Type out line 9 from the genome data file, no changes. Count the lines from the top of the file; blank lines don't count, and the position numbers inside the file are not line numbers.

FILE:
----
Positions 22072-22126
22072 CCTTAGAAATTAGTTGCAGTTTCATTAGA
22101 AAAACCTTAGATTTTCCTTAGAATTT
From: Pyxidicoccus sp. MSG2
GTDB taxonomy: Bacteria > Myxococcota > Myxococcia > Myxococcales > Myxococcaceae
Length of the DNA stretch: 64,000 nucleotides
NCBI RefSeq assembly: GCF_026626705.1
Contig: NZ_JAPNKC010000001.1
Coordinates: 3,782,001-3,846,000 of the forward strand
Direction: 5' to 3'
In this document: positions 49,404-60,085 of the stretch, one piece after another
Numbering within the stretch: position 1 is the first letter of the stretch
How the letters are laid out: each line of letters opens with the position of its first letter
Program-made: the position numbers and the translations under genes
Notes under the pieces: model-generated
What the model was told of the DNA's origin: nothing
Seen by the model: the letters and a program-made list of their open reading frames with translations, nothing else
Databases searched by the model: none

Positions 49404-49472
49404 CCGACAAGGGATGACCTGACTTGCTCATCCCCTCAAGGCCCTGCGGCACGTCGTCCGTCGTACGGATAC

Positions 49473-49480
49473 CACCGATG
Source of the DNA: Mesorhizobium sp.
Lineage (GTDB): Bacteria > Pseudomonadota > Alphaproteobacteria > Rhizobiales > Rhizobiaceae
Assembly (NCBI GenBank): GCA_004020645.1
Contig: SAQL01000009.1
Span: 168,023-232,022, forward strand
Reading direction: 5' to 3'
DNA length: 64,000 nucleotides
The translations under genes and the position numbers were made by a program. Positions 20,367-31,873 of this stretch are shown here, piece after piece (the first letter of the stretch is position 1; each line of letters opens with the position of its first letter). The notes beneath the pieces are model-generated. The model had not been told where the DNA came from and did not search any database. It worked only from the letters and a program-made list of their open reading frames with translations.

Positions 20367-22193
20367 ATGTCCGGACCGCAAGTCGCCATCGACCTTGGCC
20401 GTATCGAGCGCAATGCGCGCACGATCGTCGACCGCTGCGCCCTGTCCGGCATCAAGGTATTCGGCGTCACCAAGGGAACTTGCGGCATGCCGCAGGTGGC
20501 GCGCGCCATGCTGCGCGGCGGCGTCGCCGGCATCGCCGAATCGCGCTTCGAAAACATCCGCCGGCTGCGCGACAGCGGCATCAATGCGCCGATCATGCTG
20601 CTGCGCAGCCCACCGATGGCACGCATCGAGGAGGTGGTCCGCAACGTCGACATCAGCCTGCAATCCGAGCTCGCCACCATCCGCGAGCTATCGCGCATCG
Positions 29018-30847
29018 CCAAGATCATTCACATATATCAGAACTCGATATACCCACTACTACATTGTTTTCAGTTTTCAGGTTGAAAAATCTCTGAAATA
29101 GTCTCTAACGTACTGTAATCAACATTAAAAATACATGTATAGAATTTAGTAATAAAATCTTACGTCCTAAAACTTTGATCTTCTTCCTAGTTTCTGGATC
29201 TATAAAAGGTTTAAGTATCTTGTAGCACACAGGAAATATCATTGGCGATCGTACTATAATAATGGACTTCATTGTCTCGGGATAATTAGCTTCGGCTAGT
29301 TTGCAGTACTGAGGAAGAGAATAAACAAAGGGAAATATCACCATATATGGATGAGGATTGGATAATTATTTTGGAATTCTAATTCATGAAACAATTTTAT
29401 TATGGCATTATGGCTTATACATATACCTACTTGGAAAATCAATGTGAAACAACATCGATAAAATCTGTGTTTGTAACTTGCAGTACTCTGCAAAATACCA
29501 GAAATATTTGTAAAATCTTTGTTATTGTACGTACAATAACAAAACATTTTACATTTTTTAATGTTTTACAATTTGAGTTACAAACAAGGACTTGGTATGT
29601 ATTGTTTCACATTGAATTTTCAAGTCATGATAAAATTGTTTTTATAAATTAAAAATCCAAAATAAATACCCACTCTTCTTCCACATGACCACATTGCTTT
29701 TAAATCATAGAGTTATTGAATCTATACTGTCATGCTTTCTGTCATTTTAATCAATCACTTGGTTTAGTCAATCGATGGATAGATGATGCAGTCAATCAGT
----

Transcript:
Coordinates: 3,782,001-3,846,000 of the forward strand